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Merkel cell carcinoma is a rare form of neuroendocrine carcinoma that originates from the neural crest cells and is found in the skin and parts of the mucosa that are derived from the ectoderm. There are only a few studies that demonstrated recurrence of MCC diagnosed by FNAC. [6],[7] Discrete round cell population with monomorphic nuclei in a subcutaneous nodule should raise the suspicion of MCC. Metastatic small cell carcinoma is a close differential diagnosis in such cases and immunocytochemistry is needed to differentiate these two entities. MCC is positive for chromogranin and CK20, [8] whereas, small cell carcinoma is negative for CK20. On FNAC smear, MCC also simulates non Hodgkin lymphoma. However, the absence of lymphoglandular body excludes the possibility of lymphoma.

In this brief report we presented an uncommon case of MCC. Discrete small round cells with absence of lymphoglandular bodies in subcutaneous swelling should always raise suspicion of MCC.

 
   References Top

1.
Schrama D, Becker JC. Merkel cell carcinoma - pathogenesis, clinical aspects and treatment. J Eur Acad Dermatol Venereol 2011;25:1121-9.  Back to cited text no. 1
    
2.
Cymerman JA, Kulkarni R, Gouldesbrough D, McCaul J. Small cell neuroendocrine tumour of the anterior tongue: A case report. Int J Surg Case Rep 2013;4:753-5.  Back to cited text no. 2
    
3.
Sheikh ZA, Nair I, Vijaykumar DK, Jojo A, Nandeesh M. Neuroendocrine tumor of vulva: A case report and review of literature. J Cancer Res Ther 2010;6:365-6.  Back to cited text no. 3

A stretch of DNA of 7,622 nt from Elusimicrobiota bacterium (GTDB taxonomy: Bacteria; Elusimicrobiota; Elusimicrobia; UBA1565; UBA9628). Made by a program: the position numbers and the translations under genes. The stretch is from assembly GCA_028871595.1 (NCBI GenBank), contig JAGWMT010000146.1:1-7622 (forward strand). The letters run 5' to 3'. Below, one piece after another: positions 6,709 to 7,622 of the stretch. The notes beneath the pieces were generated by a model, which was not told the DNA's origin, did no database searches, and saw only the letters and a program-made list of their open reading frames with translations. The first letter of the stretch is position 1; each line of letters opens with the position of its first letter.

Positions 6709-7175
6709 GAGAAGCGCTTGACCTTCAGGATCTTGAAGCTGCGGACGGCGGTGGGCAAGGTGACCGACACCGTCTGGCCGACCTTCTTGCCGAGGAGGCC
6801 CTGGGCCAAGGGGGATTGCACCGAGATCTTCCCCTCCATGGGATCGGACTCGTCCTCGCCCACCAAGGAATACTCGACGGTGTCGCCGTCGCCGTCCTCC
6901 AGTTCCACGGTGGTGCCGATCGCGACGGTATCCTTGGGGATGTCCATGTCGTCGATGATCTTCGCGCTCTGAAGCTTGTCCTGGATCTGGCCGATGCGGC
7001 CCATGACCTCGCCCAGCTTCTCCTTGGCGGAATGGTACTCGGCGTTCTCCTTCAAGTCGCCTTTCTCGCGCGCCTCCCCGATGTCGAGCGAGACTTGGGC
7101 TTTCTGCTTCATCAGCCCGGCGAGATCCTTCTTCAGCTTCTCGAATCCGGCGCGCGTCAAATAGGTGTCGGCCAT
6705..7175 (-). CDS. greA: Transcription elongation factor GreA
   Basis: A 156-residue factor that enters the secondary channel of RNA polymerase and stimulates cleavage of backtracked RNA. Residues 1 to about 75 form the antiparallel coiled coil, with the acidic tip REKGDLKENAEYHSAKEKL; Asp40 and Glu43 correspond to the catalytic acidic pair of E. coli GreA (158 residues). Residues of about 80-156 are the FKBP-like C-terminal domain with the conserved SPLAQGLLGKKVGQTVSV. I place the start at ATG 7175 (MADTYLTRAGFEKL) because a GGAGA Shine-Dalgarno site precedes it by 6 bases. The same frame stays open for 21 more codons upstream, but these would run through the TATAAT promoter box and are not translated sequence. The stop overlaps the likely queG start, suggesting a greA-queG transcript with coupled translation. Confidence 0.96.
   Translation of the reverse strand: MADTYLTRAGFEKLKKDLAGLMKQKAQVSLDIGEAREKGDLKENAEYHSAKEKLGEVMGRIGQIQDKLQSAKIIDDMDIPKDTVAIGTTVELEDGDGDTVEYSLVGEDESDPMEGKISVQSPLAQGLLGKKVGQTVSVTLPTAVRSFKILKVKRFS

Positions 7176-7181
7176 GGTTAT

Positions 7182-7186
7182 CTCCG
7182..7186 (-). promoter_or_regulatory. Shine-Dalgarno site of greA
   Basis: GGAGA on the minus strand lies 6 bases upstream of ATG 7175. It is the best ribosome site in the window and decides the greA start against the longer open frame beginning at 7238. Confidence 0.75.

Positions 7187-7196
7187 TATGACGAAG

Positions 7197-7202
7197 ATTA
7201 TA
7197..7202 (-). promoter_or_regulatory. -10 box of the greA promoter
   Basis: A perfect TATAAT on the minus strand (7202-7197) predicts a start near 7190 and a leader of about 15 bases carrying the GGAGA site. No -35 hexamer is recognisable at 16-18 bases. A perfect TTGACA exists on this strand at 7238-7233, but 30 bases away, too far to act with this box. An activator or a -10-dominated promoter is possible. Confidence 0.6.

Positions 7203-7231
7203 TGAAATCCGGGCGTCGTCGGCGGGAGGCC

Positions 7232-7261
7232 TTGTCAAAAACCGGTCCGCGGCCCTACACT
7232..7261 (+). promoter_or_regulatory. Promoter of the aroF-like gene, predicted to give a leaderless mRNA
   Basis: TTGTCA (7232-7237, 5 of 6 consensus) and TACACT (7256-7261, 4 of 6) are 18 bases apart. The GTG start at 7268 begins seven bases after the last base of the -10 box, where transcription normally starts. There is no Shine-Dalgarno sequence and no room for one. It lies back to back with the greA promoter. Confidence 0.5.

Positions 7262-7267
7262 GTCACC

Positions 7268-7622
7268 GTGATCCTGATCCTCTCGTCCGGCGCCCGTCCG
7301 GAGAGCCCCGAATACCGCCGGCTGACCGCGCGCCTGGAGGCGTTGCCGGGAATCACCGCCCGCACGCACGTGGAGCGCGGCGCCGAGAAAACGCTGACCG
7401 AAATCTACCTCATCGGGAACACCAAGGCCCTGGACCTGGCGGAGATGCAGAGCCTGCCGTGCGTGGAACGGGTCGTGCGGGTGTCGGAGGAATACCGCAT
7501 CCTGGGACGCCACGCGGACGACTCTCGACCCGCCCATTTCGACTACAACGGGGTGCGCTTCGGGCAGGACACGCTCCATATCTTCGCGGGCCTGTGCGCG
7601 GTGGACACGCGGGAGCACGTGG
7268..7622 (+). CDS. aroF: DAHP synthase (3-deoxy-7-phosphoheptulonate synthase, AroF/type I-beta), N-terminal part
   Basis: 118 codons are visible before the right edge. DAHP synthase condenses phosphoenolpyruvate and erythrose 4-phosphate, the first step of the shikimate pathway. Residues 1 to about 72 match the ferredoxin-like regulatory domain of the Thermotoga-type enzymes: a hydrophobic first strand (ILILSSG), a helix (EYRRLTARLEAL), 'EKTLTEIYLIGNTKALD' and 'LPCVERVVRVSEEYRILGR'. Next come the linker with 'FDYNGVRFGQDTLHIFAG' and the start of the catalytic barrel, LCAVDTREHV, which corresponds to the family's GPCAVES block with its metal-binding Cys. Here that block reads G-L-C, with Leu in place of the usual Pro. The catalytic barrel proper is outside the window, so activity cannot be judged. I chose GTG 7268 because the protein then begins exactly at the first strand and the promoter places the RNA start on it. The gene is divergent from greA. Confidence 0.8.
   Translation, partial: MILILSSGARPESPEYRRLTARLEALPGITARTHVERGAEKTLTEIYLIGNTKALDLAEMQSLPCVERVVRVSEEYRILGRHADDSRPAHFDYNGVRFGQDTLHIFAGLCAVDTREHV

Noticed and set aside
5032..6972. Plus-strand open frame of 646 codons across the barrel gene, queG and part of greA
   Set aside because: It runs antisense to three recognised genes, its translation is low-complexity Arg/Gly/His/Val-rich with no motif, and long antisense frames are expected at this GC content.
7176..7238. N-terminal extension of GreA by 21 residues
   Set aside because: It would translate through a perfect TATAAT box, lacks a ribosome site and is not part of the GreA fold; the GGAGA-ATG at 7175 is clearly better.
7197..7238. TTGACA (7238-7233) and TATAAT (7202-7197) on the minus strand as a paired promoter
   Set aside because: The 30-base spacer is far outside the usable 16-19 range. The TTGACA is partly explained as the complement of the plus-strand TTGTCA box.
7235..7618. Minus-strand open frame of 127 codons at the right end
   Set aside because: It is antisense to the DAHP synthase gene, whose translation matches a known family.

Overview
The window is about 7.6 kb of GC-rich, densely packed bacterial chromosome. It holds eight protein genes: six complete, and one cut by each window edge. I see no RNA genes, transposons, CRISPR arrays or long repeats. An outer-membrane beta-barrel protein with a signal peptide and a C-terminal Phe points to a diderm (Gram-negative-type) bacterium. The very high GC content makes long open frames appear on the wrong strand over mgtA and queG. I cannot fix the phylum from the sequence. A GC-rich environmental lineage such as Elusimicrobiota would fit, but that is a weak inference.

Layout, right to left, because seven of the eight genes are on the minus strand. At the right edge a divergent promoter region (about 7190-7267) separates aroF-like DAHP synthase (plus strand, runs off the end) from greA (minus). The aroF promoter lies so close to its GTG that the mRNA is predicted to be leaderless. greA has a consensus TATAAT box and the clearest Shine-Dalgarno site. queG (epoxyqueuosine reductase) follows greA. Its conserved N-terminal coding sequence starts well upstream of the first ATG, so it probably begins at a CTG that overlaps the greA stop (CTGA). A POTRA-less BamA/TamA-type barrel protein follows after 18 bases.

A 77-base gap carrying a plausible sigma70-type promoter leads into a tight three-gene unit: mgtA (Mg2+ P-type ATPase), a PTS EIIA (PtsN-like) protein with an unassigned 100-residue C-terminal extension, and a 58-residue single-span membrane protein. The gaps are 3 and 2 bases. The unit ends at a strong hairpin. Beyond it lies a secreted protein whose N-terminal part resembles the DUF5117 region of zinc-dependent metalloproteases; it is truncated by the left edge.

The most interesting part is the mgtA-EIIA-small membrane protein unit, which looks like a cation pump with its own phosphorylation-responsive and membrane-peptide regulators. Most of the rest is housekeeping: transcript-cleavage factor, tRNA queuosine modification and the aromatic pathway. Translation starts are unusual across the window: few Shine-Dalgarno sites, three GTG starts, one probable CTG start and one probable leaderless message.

4.
Vasileiadis I, Sofopoulos M, Arnogiannaki N, Georgopoulos S. A Merkel-cell carcinoma metastatic to the tonsil: A case report and review of the literature. J Oral Maxillofac Surg 2013;71:1812.e1-6.  Back to cited text no. 4
    
5.
Medhi S, Purandare NC, Dua SG, Gujral S. Bilateral renal metastases in a case of Merkel cell carcinoma. J Cancer Res Ther 2010;6:353-5.  Back to cited text no. 5
    
6.
Szeder V, Grim M, Halata Z, Sieber-Blum M. Neural crest origin of mammalian Merkel cells. Dev Biol 2003;253:258-63.  Back to cited text no. 6
    
7.
Ostovic KT, Haris V, Miletic Z, Lambasa S, Lajtman Z, Stoos-Veic T. Fine needle aspiration cytology of metastatic Merkel cell carcinoma. Coll Antropol 2010;34:691-6.  Back to cited text no. 7
    
8.
Moll R, Löwe A, Laufer J, Franke WW. Cytokeratin 20 in human carcinomas. A new histodiagnostic marker detected by monoclonal antibodies. Am J Pathol 1992;140:427-47.  Back to cited text no. 8
    

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Correspondence Address:
Pranab Dey
Department of Cytopathology and Gynecological Pathology, Postgraduate Institute of Medical Education and Research, Chandigarh
India
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Source of Support: None, Conflict of Interest: None


DOI: 10.4103/0970-9371.145666